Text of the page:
John Deere 5115


Sometimes you just do not want to shovel your own snow. Why not get a machine to do it for you?

The full gallery may be found on Flickr.com.

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I have enjoyed building a number of tractors over the years, and I think it is mostly because I enjoy building all the implements. This little Deere is no exception. When I was making instructions for the Claas Atos, I found some inspiration from this picture. I wondered, “could I turn this into another tractor?” Yes, yes I could. So I was off on another mid-power tractor.

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I decided on the John Deere 5115, which is a mid-power, open cab row tractor. I used the chassis of the Atos, so the tractor retained the drive, steering, front and rear PTO, and the front and rear three point hitch. I added a green fake engine, a new hood, and some new wheels and tires (Batmobile!). So it was a simple modification of a simple previous build.

I added a variable V-Plow on the front from M_Longer, and a simple spreader on the rear powered by the PTO.

The MOC worked just as well as the Atos, which it should. But the Deere looked a little better. The hood looked more complete, and the proportions looked a little better. Plus the color of the green and yellow always looks sharp.

Happy building.

1E.R Track Car


Thirdwigg Motors is not immune to the regulatory requirements of automotive manufacturing. As such, electrification has arrived!

Full gallery may be found on Flickr.com.

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After the introduction of the 3T Sports Sedan and the 2C Sports Car, Thirdwigg Motors was ready to start exploring the electrification of vehicles. Since the previous vehicles all had internal combustion, in order to more into electrification, some testing was required. The car features a single electric motor just forward of the rear axle. Geared up 3:1, the motor provides sufficient acceleration and top speed.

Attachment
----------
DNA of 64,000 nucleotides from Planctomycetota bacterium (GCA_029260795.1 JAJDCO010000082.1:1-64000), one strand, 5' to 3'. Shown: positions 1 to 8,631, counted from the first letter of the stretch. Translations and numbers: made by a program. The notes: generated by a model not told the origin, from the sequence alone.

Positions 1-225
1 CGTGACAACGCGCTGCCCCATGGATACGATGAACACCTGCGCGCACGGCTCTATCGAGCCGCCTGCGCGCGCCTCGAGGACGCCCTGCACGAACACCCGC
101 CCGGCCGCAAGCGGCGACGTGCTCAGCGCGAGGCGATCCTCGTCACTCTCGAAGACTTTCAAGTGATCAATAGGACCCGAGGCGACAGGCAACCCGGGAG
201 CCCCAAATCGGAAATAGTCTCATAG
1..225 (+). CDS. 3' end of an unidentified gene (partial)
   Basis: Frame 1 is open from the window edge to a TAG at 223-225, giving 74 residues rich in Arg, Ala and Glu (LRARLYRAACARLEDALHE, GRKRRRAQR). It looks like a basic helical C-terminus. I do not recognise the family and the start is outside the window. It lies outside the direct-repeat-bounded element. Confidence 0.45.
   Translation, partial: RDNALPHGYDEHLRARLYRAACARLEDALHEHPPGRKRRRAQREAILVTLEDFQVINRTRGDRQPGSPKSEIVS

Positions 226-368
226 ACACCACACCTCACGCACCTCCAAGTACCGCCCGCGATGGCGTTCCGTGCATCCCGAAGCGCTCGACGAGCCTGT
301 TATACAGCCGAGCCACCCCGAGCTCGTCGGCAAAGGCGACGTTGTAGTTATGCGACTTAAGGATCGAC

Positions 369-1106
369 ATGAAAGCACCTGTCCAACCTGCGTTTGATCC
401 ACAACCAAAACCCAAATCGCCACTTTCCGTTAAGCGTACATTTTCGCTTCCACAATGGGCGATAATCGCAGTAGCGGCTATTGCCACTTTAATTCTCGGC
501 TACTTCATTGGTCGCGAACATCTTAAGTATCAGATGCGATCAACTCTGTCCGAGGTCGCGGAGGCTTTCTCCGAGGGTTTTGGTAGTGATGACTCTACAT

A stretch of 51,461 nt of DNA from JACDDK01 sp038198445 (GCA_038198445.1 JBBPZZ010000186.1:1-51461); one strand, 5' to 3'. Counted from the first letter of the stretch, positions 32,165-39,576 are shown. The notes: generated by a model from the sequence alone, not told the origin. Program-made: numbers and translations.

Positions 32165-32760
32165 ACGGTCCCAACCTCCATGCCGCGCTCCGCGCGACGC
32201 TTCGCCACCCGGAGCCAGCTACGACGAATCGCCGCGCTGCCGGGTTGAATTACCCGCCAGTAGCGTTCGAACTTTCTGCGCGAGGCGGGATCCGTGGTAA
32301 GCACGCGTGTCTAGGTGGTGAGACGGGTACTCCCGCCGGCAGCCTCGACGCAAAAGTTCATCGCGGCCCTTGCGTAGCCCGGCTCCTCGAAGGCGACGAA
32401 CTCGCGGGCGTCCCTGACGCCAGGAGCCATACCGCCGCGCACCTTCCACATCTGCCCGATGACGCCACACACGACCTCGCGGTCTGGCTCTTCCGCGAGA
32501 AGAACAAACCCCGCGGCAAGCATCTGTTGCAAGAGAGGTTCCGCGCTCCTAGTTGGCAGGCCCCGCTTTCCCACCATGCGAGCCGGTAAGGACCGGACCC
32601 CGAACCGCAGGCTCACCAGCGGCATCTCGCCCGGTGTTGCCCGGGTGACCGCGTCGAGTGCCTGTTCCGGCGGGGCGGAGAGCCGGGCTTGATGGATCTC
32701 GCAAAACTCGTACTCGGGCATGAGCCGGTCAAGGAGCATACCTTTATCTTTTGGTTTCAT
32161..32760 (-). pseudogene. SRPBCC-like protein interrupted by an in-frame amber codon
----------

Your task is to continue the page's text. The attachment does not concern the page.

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Since this is track car suspension and bodywork are crucial for performance. The flat bottom of the car contributes to downforce, as does the rear wing and aerodynamic bodywork. The front and rear suspension is independent with torsen bars at each corner. There is very little wheel travel, appropriate for a track car. Steering is handed with the steering wheel, and the HOG just above the driver’s head.

The car was a good exercise to test a different drive mode in a LEGO car. Another electric car will soon be coming from Thirdwigg Motors, so this test vehicle was a good first step. The suspension was a little soft; it worked OK which was my experience with the Octan F1 as well. Frankly, the torsen system only works great for tanks in my experience, but maybe with a little work, it can have an application in future cars.

Until next time, happy building.